8th October 2013
People can be convinced to save more for retirement by using techniques that mean they effectively love their pension according to a neuroscience study issued by Standard Life.
The firm found that positive and helpful communication about long term saving stimulates dopamine and can in turn encourage the “love hormone” oxytocin.
It says that together these can make us feel less anxious, happier and more likely to engage positively with savings. It also found that people who take control of their savings and check their finances monthly are ten times more confident about their financial future than those who do not.
Standard Life has published the study Saving in Mind, which it says is the first research of its kind in the UK to use neuroimaging to delve into the emotions associated with saving for the future.
The firm says that when many people think about money and their future, they start to feel anxious – which is a challenging starting point. But when people do save, they can feel more confident, optimistic and calmer too. It was also discovered that positively toned communication about saving, that includes simple guidance, can significantly change the way we feel.
The research, conducted by neuroscience research agency Mindlab and appraised by Cognitive Neuroscientist Dr Lynda Shaw, used both electroencephalography (EEG) techniques within a lab environment and a benchmarking questionnaire to assess the relationship between savings and emotions.
It was found that presenting information about retirement in a positive tone, highlighting practical steps for finding out more information or taking action could help people to feel more motivated and positive about the future. Conversely, adopting a negative tone – or fear factor – was least likely to help people, particularly where guidance on what to do next was not included.
Findings also suggest that positively toned and helpful communications about long term savings stimulate the hormone dopamine which can make us feel less anxious. It can also lead to greater engagement with our money when thinking about our family’s future and encourage oxytocin, also known as ‘the love hormone’, which can make us feel much happier too.
Stephen Ingledew, Managing Director, Customer & Marketing at Standard Life, said: “We recognised some time ago that if we are to support people as best we can and help them save for their future, we really needed to understand their emotions. Insights from psychology and behavioural economics tell us that the decisions people make are not always rational, and that emotions play an important role. This is something that other sectors, such as retail, understand and have been researching for some time. Yet, when we searched for specific insight into the psychology of saving for the future, we discovered that very little research has been done. So Standard Life has carried out this research to help close the gap.”
“We now know that people can feel all kinds of emotions when they think about saving for the future, from anxiety and hopelessness, to optimism and security, and how they approach their savings is an important factor. We also have compelling evidence that the right communications can help to change the way we feel. The future of savings communication should be personal and positive, not nebulous and negative. The results show that positive communication with guidance on what to do next help people feel more motivated and able to take action. In turn, when considering our family’s welfare, it can also stimulate the love hormone oxytocin which actually makes us feel good.”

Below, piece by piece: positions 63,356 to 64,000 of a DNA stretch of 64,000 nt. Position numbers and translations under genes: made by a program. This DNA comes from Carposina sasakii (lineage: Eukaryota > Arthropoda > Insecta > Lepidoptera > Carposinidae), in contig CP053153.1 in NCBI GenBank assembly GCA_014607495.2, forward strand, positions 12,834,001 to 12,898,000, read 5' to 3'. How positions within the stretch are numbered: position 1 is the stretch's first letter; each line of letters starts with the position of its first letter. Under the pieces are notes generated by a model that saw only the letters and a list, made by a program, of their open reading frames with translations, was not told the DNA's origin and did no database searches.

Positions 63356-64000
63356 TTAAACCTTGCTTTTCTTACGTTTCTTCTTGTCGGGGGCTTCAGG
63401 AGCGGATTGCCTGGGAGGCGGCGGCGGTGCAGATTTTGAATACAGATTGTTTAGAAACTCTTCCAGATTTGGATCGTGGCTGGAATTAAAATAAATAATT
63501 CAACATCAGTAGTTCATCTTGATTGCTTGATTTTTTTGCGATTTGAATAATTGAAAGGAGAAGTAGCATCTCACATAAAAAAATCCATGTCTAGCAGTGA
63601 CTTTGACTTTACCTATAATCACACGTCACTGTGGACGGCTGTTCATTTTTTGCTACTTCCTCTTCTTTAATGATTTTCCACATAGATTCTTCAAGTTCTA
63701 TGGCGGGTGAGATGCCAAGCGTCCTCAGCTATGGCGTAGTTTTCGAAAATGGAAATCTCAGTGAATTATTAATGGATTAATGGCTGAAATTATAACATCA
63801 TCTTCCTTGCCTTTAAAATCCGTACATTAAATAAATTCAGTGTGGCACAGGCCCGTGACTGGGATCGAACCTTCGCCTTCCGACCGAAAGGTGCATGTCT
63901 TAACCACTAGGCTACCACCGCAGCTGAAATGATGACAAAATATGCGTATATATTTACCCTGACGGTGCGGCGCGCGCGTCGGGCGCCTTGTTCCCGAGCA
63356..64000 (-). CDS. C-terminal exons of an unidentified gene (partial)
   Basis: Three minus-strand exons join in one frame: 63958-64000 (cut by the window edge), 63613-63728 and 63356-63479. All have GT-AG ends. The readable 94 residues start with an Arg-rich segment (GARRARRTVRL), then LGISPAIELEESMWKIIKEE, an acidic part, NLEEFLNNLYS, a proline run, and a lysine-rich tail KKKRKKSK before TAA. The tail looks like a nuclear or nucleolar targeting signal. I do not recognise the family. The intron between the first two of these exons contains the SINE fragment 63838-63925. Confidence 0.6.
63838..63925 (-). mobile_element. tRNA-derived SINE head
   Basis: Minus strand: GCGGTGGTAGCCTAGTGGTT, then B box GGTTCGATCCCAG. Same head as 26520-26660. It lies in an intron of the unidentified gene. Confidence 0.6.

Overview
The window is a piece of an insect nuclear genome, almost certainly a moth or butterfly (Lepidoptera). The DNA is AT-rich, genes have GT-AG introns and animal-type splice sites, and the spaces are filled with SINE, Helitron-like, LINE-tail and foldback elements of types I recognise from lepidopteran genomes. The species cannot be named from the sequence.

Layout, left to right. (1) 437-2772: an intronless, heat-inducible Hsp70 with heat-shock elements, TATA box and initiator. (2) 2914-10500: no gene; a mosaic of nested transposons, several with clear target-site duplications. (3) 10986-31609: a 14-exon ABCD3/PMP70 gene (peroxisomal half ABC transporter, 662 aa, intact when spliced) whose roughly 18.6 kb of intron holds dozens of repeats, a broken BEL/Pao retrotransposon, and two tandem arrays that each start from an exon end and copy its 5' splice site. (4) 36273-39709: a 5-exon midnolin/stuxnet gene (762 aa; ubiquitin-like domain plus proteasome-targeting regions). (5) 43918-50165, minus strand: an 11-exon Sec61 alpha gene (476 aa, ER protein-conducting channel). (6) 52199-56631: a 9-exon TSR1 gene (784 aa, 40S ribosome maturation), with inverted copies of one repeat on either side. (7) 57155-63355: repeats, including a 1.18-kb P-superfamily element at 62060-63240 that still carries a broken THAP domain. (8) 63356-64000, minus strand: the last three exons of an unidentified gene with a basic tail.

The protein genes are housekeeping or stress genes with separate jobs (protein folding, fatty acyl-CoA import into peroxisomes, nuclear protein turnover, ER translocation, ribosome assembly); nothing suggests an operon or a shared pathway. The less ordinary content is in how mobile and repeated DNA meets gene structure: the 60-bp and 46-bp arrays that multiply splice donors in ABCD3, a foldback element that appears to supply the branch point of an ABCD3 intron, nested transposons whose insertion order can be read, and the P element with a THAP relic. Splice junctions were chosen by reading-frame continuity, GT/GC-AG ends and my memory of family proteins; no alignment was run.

The pioneering study reveals that of those who take control and check their finances every month, almost half (47.3%) feel confident about their financial future [Fig1]. However, of those who never check their finances, a meagre 3.6% feel confident.
Graph 1: The emotions associated with future finances by those who regularly check finances versus those who never check
Those who save are significantly more optimistic, calm, hopeful and confident about their future finances than those who do not save for the future [Fig 2]. They are also far less anxious, insecure and pessimistic. For example, more than half of people (57 per cent) saving for the future feel optimistic, compared to just one in five (20 per cent) of those who are not saving for the future. Conversely, only a quarter (25 per cent) of savers felt pessimistic compared to 44 per cent of non-savers.
Graph 2: The difference in the emotions felt towards your future finances dependent upon whether you save or not
Cognitive Neuroscientist, Dr Lynda Shaw said:
“The results of this study also showed that just offering savings guidance – simple steps as to what to do next – regardless of emotional tone, did in fact increase participant’s intention to save. This is highly relevant. We live in an age of information saturation. At the press of a button we can access an incredible amount of information that is both overwhelming and confusing. It can be argued that guidance on what to do next not only promotes curiosity and interest, but also simplifies. It helps people feel confident to make that next step.”
Stephen Ingledew concluded:
“We believe that growing our understanding of emotions will improve how we talk to people about savings, which in turn will help them feel more able to take action and achieve their future aspirations, and mean they feel happier too. This research is just the start of understanding these emotional dynamics. We hope it will become a catalyst for researchers, policy makers and the rest of our industry to delve more deeply into the emotional aspects of saving for the future, to share insights and act on them.”